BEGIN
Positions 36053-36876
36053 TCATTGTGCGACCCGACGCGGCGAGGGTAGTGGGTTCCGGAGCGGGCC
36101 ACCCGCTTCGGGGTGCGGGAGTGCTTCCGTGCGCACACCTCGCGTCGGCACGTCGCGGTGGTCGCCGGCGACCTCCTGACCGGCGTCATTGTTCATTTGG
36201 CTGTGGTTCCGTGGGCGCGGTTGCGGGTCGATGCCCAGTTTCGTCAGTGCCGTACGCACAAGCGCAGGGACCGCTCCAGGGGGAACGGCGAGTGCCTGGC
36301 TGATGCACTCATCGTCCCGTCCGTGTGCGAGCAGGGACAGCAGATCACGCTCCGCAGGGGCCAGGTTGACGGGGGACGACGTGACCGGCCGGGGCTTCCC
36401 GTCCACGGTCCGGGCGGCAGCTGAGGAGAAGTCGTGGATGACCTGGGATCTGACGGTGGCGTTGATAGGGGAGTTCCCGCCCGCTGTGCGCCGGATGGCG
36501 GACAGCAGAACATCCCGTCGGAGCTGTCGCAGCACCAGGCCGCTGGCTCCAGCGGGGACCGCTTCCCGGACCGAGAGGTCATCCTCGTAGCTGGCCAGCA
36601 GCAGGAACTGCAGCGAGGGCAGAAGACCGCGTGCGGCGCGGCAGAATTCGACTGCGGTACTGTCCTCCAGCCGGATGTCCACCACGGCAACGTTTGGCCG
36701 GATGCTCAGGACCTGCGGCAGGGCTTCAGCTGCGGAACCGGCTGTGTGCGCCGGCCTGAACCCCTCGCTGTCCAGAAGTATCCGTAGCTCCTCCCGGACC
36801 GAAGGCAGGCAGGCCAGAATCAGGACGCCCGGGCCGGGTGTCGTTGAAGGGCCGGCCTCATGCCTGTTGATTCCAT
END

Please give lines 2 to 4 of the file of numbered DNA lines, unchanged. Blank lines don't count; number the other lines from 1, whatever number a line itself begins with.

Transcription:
36053 TCATTGTGCGACCCGACGCGGCGAGGGTAGTGGGTTCCGGAGCGGGCC
36101 ACCCGCTTCGGGGTGCGGGAGTGCTTCCGTGCGCACACCTCGCGTCGGCACGTCGCGGTGGTCGCCGGCGACCTCCTGACCGGCGTCATTGTTCATTTGG
36201 CTGTGGTTCCGTGGGCGCGGTTGCGGGTCGATGCCCAGTTTCGTCAGTGCCGTACGCACAAGCGCAGGGACCGCTCCAGGGGGAACGGCGAGTGCCTGGC